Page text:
This little felt needlecase was hidden away in the drawer at the lovely cottage we stayed at in Sussex last week. I loved it straightaway and wondered who had made it and when, and for whom? Long ago, when we all had less money and handmade was taken for granted, a needlecase was the go-to present for aunts, mothers and grandmothers. I would love to know who might have unwrapped this carefully worked labour of love on Christmas Day.
Anyway, the second half of our holiday followed much the same pattern as the first: more walks, more cream teas, and more beautiful gardens...
This lovely meadow and sweet smelling herb garden was at Clinton Lodge, where there was an amazing swimming pool garden surrounded by roses. It was such a hot day, I had a desperate longing to jump in, but luckily an embarrassing scene was avoided by the discovery of something else to be silly on...
Clinton Lodge garden is the sort of place where you find an antique wooden triptych in the loggia-style changing rooms. Rather a difference from our local pool.
I have no photos, as you were not allowed to take any, but one of the most interesting places we visited was Charleston Farmhouse, home of most of the Bloomsbury Group at one time or another. It is quite an ordinary and lovely farmhouse in the rolling hills of the South Downs, but is a truly extraordinary place. There is art everywhere, most famously the exuberant and colourful work of Vanessa Bell which decorates doors, walls, floors, fireplaces and furniture, but also beautiful paintings by Duncan Grant and others, and Quentin Bell's strange limbless stone figures in the garden. Like most of us I had seen many articles and photos of this unique place, but as is so often the case, a photograph cannot tell the whole picture. Some of the decorative work seems unsophisticated to the modern eye, yet overall the effect is amazing and somehow works. It is a craftsperson's delight: everywhere there are rugs, embroidery, fabric designs, ceramics and paintings. And it is full of life, full of stories. I realised perhaps for the first time how unconventional, brave and truly modern this group of people were.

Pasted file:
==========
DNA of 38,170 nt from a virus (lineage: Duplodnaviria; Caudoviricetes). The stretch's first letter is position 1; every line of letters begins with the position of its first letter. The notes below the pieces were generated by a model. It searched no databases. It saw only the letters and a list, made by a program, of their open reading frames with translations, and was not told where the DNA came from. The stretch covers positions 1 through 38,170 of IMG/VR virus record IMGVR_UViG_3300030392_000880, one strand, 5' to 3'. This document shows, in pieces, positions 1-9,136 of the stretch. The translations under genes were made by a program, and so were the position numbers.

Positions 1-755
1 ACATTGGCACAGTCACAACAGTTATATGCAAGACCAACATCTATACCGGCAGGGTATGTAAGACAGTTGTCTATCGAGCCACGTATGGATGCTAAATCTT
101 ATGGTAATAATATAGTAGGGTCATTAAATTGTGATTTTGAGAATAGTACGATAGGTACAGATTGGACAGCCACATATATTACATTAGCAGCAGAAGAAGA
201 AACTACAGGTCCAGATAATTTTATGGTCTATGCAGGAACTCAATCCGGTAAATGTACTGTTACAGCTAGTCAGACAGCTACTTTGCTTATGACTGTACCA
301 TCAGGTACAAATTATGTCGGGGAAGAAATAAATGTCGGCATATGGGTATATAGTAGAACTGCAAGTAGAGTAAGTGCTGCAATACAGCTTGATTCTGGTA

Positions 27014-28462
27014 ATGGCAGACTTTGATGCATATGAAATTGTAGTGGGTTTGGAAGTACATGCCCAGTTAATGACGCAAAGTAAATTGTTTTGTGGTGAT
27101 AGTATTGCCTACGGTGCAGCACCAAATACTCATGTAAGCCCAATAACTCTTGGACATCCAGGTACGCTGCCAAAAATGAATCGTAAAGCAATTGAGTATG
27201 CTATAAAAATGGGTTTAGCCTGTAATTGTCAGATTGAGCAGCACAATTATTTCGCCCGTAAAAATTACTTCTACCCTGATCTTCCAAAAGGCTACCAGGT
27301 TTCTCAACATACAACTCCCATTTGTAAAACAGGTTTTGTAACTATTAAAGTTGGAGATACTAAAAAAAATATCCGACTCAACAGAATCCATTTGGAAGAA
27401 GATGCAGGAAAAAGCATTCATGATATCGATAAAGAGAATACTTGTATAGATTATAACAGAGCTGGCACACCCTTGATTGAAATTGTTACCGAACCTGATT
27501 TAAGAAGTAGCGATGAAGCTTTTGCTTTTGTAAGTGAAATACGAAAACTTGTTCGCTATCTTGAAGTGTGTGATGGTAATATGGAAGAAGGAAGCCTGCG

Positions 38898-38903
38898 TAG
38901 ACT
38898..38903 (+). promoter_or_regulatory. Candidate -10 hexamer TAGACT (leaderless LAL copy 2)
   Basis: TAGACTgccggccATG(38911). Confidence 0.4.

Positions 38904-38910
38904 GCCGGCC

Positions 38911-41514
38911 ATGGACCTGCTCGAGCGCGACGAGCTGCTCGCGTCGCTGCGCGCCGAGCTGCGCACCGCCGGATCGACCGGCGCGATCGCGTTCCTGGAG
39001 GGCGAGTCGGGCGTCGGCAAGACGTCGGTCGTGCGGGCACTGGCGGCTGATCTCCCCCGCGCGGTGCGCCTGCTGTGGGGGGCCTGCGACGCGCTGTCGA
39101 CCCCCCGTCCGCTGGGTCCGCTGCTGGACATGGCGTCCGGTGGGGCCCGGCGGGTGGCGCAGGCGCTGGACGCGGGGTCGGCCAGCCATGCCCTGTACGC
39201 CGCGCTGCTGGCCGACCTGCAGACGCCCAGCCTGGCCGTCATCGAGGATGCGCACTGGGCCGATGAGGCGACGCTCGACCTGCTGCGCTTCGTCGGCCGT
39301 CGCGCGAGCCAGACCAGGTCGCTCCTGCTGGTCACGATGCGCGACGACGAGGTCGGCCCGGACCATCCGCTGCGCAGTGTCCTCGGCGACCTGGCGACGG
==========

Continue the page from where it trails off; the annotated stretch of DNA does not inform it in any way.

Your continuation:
Another interesting house we visited was Bateman's, the home of Rudyard Kipling. As I am so childish, it nearly killed me not to ask for 'an exceedingly good cake' at the cafe. Again, no internal photography allowed, but I sneaked this shot out of the window, hoping it wouldn't count.
As we left Batemans, there was quite a commotion going on in the car park. It was all about this:
Look carefully (click to enlarge) and you will see a large swarm of beautiful, healthy bees, busy protecting their precious queen high up in an oak tree as they look for somewhere new to set up home. As bees are under such terrible threat in Britain and indeed much of the world these days, I was thrilled to see them and cheered them on.
Hopefully they will now be settled down nicely in one of these. We were pleased to spot this one at a pretty little NGS garden called Town Place, where Rory proudly clocked up his sixth - and penultimate - cream tea of the holiday.
There are still a few more holiday tales to tell, but I will save them for another day. I've been inspired to make some more Mouse Bags and work on some packaging for my Pincushions, so more news soon.